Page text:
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George R.R. Martin Just Offered Some Insight Into the Ending of His 'Game of Thrones' Book Series

·3-min read

Every writer knows that talking about writing is the next best thing to writing. If you can’t write, but you jawed about your book, then you basically did your writing for the day, right? Nobody is better at this high-wire act than George R.R. Martin, the man suffering the most public case of writer’s block in the history of contemporary literature. For Game of Thrones fans on pins and needles, Martin has offered another progress report on The Winds of Winter, the penultimate instalment in his epic series—but this time, he’s teasing the ending.

In an interview with wttwchicago, Martin confirmed that the end to his books will proceed in a "somewhat different [direction]" than the HBO series. Fans of the television series may rejoice at this news, as they no doubt remember the show’s divisive ending. Martin, for his part, expressed some regrets about the sequencing of the books and television show, ruminating on the moment at the end of Season Five when the television series overtook the book franchise.

"Looking back, I wish I'd stayed ahead of the books," Martin said. "My biggest issue there was when they began the [TV] series, I had four books already in print, and the fifth one came out just as the series was starting in 2011. I had a five-book head-start, and these are gigantic books, as you know; I never thought they would catch up with me, but they did.”

Season Five ended in a memorable and characteristically bloody fashion, with Brienne executing Stannis, Cersei making her walk of atonement through King’s Landing, and Jon Snow stabbed to death at the Wall. For Martin, the moment marked a sea change in his writing process.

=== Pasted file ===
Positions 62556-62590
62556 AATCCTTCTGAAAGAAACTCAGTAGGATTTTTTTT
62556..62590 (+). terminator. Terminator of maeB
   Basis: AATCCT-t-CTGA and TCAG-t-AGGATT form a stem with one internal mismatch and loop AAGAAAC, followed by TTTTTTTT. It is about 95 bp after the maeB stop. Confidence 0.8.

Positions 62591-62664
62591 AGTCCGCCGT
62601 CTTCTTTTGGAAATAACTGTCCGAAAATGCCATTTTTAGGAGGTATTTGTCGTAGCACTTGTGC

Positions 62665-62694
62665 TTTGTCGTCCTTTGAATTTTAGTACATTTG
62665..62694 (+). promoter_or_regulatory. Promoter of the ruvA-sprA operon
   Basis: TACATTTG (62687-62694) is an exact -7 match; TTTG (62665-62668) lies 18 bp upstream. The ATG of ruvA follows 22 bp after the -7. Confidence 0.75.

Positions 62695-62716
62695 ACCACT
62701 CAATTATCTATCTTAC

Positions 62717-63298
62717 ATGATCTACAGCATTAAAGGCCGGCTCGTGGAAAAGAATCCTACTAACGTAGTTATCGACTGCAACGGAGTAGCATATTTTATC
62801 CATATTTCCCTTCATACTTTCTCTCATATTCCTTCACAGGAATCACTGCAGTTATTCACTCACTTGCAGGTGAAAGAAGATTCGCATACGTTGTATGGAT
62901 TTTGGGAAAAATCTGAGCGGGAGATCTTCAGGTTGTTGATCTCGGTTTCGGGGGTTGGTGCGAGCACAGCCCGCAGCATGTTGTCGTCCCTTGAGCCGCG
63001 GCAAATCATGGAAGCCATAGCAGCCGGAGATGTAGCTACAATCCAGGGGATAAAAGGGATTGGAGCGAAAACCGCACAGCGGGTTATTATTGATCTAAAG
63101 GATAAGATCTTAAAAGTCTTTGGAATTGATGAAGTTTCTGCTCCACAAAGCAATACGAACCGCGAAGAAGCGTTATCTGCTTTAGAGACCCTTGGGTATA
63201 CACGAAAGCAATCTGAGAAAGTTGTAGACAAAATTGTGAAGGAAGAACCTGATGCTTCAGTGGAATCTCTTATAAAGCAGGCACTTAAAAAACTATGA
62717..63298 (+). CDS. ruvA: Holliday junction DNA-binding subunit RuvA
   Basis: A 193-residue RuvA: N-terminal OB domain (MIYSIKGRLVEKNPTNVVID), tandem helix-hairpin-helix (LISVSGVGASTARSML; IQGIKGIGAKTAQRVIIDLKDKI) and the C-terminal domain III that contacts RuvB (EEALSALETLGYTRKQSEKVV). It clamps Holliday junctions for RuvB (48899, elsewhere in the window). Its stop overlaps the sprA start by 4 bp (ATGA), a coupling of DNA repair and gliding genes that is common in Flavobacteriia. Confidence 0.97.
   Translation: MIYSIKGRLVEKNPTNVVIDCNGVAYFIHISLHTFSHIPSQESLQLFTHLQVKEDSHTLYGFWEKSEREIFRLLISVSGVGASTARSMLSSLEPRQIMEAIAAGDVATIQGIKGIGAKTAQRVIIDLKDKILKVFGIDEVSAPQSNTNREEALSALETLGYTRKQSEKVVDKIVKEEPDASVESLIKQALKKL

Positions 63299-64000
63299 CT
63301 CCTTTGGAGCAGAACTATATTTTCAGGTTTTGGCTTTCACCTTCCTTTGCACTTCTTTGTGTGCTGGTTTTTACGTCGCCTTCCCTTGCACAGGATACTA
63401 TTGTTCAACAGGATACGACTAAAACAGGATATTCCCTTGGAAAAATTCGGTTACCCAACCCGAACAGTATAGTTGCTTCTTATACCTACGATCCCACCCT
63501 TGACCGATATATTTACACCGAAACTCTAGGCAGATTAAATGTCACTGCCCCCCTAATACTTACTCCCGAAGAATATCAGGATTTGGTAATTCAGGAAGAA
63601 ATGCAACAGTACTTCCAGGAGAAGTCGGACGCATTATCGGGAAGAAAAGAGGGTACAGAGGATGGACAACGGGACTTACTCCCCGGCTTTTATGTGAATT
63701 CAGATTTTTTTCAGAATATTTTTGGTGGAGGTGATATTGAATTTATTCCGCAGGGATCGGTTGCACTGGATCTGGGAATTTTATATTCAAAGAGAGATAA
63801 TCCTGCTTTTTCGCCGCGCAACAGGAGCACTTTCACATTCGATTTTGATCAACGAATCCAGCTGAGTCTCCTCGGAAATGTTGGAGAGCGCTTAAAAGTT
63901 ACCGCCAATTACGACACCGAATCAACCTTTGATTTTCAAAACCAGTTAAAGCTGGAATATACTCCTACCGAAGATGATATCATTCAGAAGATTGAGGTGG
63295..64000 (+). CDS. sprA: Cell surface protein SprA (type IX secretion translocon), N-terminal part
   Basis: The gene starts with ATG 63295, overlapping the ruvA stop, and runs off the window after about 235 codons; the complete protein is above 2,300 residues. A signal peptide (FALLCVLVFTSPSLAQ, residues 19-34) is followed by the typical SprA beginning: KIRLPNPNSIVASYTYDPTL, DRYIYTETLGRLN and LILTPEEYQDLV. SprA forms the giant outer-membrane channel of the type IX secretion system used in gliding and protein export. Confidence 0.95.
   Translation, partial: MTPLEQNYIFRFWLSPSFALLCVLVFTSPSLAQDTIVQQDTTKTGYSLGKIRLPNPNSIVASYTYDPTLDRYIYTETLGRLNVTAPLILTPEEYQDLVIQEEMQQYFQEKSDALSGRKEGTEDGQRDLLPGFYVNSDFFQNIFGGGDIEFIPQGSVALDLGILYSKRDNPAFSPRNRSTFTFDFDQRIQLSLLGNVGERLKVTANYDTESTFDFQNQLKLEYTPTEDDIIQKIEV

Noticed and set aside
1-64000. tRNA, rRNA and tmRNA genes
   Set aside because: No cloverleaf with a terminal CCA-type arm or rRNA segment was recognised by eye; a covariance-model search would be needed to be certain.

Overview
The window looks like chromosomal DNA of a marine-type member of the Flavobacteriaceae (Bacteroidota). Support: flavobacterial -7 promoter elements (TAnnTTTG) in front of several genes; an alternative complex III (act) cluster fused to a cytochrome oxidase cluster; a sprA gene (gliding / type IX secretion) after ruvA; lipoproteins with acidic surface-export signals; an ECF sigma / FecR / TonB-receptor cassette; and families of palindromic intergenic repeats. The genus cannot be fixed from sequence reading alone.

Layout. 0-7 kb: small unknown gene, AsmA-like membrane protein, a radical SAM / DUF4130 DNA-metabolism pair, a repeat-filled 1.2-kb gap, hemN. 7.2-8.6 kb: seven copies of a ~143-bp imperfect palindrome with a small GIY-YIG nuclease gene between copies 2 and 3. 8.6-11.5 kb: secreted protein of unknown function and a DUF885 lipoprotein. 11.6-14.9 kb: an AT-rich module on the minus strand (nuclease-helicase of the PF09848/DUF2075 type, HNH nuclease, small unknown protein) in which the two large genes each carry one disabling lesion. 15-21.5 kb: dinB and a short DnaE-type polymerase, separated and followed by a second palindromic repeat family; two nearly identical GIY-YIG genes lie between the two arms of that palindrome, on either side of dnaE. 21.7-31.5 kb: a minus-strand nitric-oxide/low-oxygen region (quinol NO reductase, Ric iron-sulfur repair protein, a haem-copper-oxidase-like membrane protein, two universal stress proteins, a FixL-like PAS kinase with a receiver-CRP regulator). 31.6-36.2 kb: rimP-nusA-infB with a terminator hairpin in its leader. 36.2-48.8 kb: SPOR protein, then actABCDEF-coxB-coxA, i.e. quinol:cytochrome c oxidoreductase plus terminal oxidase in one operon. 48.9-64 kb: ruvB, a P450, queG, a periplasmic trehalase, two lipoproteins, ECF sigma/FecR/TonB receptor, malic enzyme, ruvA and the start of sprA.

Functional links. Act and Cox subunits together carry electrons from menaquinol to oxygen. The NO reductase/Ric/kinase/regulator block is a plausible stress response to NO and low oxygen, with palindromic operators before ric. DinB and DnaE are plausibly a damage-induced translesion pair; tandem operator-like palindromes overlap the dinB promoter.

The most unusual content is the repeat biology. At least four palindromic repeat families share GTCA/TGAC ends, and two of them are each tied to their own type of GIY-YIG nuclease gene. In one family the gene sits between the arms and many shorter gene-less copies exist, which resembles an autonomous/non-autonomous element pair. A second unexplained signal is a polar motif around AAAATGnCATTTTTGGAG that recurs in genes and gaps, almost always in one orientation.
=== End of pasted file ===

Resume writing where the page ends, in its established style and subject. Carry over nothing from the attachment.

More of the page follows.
"They caught up with me and passed me,” Martin said. “That made it a little strange, because now the show was ahead of me, and the show was going in somewhat different directions. I'm still working on the book, but you'll see my ending when that comes out."

If you’ve noticed a conspicuous lack of a deadline in Martin’s latest progress report, you’re not alone in that observation. Readers are clamouring for a concrete update on when to expect The Winds of Winter, but like any writer on deadline, Martin is reluctant to provide one. It’s worth remembering that Martin is a famously slow writer; he began writing Game of Thrones in 1991, while the most recent instalment, A Dance With Dragons, took six years. His previous update, shared to his blog earlier this year, described a banner year for writing (“the best year I've had on WOW since I began it”), but nonetheless, Martin won’t commit to a deadline.

"I will make no predictions on when I will finish," Martin said. "Every time I do, assholes on the internet take that as a 'promise', and then wait eagerly to crucify me when I miss the deadline. All I will say is that I am hopeful.”

We’re hopeful too.

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